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emission wavelength using Fluorescence Multi-Detection Reader (BIOTEK, U.S.A.). Assaying the effect of Ag-NPs on protein leakage from bacterial cell membranes Protein leakage from bacterial cells was detected using Bradford’s protein assay [3]. The concentration of Ag-NPs was adjusted to 100 µg/ml, and the concentration of bacterial cells was 105 CFU/ml. Each culture was incubated in a shaking incubator at 37oC for 6 h. 1 ml of culture sample was obtained from each culture. The sample was centrifuged at 4oC for 30 min at 300 × g, and the supernatant was frozen at -20oC [10]. The supernatant was treated with Bradford’s assay reagent, and the O.D. was measured at 595 nm. Assaying the effect of Ag-NPs on respiratory chain LDH activity in bacterial cells The LDH activity was determined by measuring the reduction of NAD+ to NADH and H+ during the oxidation of lactate to pyruvate. In the second step of the reaction, diaphorase uses NADH and H+ to catalyze the reduction of a tetrazolium salt to a highly colored formazan. The concentration of Ag-NPs was adjusted to 100 µg/ml, and that of bacterial cells was adjusted to 105 CFU/ml. Each culture was incubated in a shaking incubator at 37oC for 6 h. The culture was centrifuged at 4oC for 30 min at 300 × g, and the supernatant was discarded. The pellet was washed twice and then treated with LDH reaction solution in a microplate [11, 28]. The plate was incubated with gentle shaking on an orbital shaker for 30 min at room temperature. After incubation, the O.D. of the plate was determined at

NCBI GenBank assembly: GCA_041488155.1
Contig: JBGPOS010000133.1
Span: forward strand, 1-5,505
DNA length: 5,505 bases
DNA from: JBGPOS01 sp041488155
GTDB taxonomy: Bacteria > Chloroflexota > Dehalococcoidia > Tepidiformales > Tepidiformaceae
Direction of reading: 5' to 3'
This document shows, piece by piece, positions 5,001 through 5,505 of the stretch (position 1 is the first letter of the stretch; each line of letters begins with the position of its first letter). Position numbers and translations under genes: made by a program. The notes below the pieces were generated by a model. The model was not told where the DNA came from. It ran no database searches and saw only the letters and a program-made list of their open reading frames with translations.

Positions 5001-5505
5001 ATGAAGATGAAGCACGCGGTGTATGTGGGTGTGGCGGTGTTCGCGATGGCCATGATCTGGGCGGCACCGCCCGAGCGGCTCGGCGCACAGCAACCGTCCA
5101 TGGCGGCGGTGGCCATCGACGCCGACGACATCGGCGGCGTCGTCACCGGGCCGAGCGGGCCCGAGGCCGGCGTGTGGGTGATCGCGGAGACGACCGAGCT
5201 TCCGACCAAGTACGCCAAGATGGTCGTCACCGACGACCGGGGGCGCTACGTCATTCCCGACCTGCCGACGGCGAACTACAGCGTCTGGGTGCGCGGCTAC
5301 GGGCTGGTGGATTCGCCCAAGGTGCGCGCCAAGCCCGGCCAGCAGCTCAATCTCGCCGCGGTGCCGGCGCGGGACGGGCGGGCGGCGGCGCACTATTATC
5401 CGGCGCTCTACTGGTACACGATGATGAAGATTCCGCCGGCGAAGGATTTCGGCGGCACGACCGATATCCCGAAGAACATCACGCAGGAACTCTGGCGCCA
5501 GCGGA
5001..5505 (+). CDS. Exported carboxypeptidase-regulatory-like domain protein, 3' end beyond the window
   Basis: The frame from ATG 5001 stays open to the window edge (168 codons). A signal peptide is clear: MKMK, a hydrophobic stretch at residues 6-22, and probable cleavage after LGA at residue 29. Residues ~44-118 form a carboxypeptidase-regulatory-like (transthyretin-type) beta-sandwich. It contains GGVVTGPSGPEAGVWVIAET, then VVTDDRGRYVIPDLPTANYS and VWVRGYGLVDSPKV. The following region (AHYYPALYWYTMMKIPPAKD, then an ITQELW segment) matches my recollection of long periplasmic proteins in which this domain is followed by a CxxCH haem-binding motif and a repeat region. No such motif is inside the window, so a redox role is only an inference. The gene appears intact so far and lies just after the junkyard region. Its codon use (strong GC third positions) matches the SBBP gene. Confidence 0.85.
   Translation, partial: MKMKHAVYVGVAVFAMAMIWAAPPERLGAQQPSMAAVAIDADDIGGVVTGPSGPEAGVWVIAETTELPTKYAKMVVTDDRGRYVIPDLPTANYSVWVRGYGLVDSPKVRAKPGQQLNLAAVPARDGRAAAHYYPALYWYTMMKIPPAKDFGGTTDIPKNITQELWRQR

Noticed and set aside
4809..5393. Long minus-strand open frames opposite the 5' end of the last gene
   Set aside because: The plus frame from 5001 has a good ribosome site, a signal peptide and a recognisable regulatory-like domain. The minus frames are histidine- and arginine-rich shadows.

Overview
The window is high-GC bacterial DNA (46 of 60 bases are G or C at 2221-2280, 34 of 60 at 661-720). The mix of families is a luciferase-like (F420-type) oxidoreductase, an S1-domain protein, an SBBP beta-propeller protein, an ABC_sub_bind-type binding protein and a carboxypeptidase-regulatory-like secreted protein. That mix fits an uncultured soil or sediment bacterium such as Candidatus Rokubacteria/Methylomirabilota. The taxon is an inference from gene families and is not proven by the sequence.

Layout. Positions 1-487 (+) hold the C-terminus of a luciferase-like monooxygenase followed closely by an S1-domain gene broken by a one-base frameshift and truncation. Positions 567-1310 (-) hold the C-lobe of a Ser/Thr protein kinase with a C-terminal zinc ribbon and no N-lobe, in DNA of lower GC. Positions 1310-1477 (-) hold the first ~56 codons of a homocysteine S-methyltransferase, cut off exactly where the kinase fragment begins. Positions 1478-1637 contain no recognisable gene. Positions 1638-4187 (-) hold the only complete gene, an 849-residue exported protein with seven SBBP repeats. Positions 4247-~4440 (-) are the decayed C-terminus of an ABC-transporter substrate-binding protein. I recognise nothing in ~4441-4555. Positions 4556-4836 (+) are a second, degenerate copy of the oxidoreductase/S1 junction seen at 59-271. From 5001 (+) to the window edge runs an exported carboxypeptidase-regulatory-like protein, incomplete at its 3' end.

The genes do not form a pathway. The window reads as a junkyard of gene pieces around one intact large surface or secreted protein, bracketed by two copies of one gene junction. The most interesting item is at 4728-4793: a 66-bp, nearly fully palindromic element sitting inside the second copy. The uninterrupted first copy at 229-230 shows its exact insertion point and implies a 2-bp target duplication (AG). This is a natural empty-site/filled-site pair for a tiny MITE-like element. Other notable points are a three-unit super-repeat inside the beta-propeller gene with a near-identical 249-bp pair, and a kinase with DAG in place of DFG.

Fig. 1. Minimum inhibitory concentration (MIC, µg/ml) of Ag-NPs.

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490 nm. Observing bacterial cells through field emission scanning electron microscope (FE-SEM) To directly observe the morphological changes of bacterial cells treated or not with Ag-NPs, FE-SEM was used. Bacterial cells (106 CFU/ml) were treated with 100 ug/ml of Ag-NPs for 3 h, and centrifuged at 300 × g for 30 min. The pellets were washed with phosphate buffered saline (PBS) three times and pre-fixed with 2.5% glutaraldehyde for 30 min. The pre-fixed cells were washed with PBS two times and post-fixed with 1% osmium tetroxide for 1 h. After washing with PBS three times, dehydration process was conducted with 30, 50, 70, 80, 90 and 100% of ethanol. The fixed cell was dried and gold-coated using ion sputter (E-1030, Hitachi, Japan). The pre-treated samples were observed by FE-SEM (S-4300SE, Hitachi, Japan). Statistical analysis All experiments were repeated at least three times. The results were represented as means ± SD. All experimental data were compared using Student’s t-test. A p-value less than 0.05 was considered statistically significant.